Portland has joined cities across the nation in starting a citywide initiative with the stated goal of ending homelessness. Whether such a goal is realistic is up for debate, but who can deny that this initiative is founded on good intentions?
Yet, when we really take a look at the policies put forward under many of these initiatives, questions arise. Many of the laws pushed for in these initiatives don’t seem to help the homeless at all, and in fact hurt them in many ways.
It has become increasingly clear that cities are using initiatives like this in order to systematically remove the homeless from the public eye, all in the name of public safety and compassion. Portland has simply joined a long list of cities that have passed laws to make the homeless less visible and more easy to ignore.
Take the city of Philadelphia, for example. In his campaign to end homelessness, Mayor Michael Nutter announced a plan to limit donations of food from private charities to the poor, in the name of public safety.
Apparently, the mayor was worried that charities were giving out food in unsanitary conditions. The plan required all such charities to receive licenses, and prevented them from working in most parts of the city. The result was that these charities were unable to reach out to large portions of the city’s homeless population that they had previously been able to help.
Mayor Nutter’s statement that this was an issue of health and safety is tenuous at best. I can find no examples of any harm or illness caused by the food programs of various charities in Philadelphia, and Mayor Nutter offers no convincing evidence that such instances have taken place. There is simply no proof that the conditions in which these foods are prepared and delivered are unsanitary. It seems unlikely that this law is truly motivated out of a concern for public health.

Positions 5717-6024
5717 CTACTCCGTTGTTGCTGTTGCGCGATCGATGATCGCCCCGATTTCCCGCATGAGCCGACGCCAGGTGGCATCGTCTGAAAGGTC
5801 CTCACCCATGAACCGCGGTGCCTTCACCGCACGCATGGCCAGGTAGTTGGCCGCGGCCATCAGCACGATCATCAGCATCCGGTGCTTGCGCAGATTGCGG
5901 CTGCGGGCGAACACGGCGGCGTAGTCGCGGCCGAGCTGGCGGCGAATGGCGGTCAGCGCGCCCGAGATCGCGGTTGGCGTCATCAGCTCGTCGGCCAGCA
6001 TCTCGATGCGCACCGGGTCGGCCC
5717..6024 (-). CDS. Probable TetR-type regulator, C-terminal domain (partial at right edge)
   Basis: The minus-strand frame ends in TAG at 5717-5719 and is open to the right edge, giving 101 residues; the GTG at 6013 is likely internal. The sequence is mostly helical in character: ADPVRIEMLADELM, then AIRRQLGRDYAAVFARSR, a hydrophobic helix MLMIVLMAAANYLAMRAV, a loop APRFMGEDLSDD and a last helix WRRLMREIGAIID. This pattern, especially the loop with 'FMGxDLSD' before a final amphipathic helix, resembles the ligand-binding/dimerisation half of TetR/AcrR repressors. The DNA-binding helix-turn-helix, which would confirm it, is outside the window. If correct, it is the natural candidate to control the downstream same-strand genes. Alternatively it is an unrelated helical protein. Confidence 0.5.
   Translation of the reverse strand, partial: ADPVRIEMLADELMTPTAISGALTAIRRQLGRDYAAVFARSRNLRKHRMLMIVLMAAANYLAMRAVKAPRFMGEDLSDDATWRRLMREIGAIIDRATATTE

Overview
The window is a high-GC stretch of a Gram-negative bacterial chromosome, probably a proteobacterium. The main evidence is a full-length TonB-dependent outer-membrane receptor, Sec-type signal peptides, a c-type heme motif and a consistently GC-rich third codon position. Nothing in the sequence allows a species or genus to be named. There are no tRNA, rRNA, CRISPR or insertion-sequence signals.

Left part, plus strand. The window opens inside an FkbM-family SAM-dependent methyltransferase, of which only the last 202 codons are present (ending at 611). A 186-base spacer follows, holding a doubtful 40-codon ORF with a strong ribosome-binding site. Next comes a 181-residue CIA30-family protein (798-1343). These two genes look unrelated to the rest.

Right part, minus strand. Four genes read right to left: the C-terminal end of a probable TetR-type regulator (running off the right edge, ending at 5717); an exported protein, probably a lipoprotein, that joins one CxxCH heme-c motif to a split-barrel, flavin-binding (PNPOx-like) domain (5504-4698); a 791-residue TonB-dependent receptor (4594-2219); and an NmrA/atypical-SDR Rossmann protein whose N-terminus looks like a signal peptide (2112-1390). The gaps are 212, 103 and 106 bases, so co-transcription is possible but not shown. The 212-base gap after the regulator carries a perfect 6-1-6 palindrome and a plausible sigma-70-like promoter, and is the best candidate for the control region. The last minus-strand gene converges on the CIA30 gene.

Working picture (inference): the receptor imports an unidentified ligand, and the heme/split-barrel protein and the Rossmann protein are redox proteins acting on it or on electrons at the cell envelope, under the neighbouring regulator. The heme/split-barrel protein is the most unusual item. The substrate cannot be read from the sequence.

The real motivation of Mayor Nutter is to move the homeless out of the public eye into a much less visible part of Philadelphia. Most of these charities operate out of the many public parks and spaces in the city, so the homeless tend to congregate in these highly visible areas. The mayor isn’t trying to alleviate the homeless situation; he’s trying to make it easier to ignore.
And now similar incentives are at work in Portland, where a new ordinance banning panhandling in street medians has taken effect. Like the law in Philadelphia, City Councilors have argued that this ordinance is about health and safety. City officials claim that the presence of panhandlers on the medians present a danger to themselves and to motorists. And yet, there is no evidence that any injuries have taken place due to panhandling on the medians. So what is the real motivation behind this ordinance?
Our city officials see the homeless as a blight on our beautiful city. Driving through the streets of Portland, one is faced with panhandlers on many medians, seeking aid. For a city whose economy is largely based on tourism, it hurts to have the ugly truth of homelessness so visible. The goal of Mayor Michael Brennan and his cronies is not to help the homeless, but to move them away from the most visible parts of our city. Although they’ll swear to the end that it will somehow help the homeless, the purpose of the ordinance is to make it easier for the people of Portland to forget about the homeless among us.
This ordinance and others like it constitute a war on the homeless, as cities across the country attempt to systematically remove the homeless from the public eye.
Nathaniel James Strout is a lifelong Portland resident, who attended college near Philadephia. He blogs about Maine politics from the libertarian perspective at thelibertylobster.com.